When it comes to discussing the evolution of video games, it can be hard to know where to start. In the past 50 years since Spacewar! (the first true video game) was created, millions of games have been put on the market.
So, how does one go about discussing this topic in a concise but comprehensive way? The answer is to simply pick a single genre and analyze its main trends. In keeping with this direction, this article will discuss games in the roleplaying/adventure genre, where players take on the character of one or more heroes on a quest.
The earliest incarnation of these games were, in a way, not video at all. Instead, these games used text to create worlds for players to explore. The first of its kind was Adventure. In this game, gamers read the text description of a cave and typed in simple verb-noun commands (like take lantern, go north, etc.) to get around the cave and interact with its inhabitants. These text-based games were limited by low levels of RAM in early computers but they compensated for this by focusing on the setting and the story.
When text adventure games moved towards a more visual format, it’s safe to safe that the genre experienced a major leap in evolution. It began in 1980 when Atari 2600 released their own version of Adventure. This game included loot gathering, exploration, and the simple monster fighting that made the first incarnation poplar. But, again due to the limitations of computer processing power, the main character ware represented as a colored square. Monsters, objects, dragons, and swords were represented by crude graphics.
Still, the virtual environment and the ability to use a joystick added the extra element of wider, real-time exploration which wowed many who were used to the original game. This is in stark difference to the turn-based format in so many text adventures.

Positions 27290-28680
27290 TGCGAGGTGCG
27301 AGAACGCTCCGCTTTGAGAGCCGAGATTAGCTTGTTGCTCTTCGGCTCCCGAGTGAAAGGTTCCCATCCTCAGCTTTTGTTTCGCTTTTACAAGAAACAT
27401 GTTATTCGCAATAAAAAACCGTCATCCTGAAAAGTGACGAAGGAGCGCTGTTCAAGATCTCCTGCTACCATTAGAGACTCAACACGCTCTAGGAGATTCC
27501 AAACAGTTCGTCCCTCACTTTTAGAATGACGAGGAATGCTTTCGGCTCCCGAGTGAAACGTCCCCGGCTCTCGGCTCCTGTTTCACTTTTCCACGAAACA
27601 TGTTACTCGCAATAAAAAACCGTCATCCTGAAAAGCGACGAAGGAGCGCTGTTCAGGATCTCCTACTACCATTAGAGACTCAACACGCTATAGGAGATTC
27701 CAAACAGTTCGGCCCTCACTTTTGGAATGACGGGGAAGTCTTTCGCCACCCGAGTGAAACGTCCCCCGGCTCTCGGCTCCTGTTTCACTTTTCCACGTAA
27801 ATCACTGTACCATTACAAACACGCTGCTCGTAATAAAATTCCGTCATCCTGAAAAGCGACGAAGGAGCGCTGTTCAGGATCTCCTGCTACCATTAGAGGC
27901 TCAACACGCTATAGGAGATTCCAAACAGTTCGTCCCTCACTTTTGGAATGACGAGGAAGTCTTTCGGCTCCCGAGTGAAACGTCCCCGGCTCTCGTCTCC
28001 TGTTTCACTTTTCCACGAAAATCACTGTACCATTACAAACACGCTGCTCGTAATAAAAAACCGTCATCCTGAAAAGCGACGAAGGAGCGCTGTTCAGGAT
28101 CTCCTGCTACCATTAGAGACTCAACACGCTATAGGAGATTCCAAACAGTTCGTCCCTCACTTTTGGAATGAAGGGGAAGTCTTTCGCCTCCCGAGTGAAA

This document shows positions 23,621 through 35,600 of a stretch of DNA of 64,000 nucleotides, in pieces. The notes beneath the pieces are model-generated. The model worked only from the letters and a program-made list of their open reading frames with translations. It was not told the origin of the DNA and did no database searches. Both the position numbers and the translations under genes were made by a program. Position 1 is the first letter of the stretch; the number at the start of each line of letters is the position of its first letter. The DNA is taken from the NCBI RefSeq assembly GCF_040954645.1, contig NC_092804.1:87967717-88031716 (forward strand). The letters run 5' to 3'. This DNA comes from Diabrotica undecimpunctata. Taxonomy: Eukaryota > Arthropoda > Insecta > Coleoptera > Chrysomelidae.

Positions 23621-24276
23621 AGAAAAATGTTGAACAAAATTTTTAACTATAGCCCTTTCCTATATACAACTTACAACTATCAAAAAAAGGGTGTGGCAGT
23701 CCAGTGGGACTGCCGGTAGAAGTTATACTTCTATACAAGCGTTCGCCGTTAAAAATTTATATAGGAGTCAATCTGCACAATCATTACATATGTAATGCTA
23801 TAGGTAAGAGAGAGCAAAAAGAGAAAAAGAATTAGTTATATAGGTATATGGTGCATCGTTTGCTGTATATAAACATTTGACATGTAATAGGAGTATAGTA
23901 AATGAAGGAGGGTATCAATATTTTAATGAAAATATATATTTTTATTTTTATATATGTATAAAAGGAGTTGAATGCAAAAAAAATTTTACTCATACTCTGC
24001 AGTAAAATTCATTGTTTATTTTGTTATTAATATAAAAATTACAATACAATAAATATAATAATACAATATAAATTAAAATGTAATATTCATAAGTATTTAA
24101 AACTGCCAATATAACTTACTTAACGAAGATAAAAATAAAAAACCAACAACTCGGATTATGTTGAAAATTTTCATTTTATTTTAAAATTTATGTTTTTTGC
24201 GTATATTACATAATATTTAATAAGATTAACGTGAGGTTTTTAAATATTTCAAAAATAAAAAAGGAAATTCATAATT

When consoles and computers that could render video were released, this changed the future of all video games. The first thing that developers did was take advantage of the increasing capabilities of gaming hardware. Unlike the Atari 2600, modern gaming PCs made it possible for graphics to verge on the edge of photorealism.
And, that’s not all – controllers began to evolve into the forms that we know today. Back in the day, the Atari joystick had one button and directional control. The Nintendo Entertainment system controller used a four-way directional pad and two buttons, which helped us do more in our video games. Nowadays, consoles like the PlayStation 3 and xBox 360 have controllers with at least one thumb sized joystick, a directional pad, and a number of buttons and triggers that can be combined to give players more maneuverability. When it comes to PC gaming, the combination of the keyboard and mouse have also given gamers an increased number of options. Want to see? Head on over to do some online gambling at Red Flush.
These affected adventure games in other ways as well. For instance, the original format of the Adventure games stories were barebones. As the representational ability of computers and game design evolved, fans of the adventure genre demanded more sophisticated moral choices and stories.
Although all these changes have been made through the course of video game evolution, it’s also important to know that this history has not been linear. In fact, there are still some text based adventures games to be found. The designers of these games believe that this format helps gamers use more of their imagination which, to them, is a technology that’s so powerful that it makes any graphics that one can create on screen look like bad graffiti.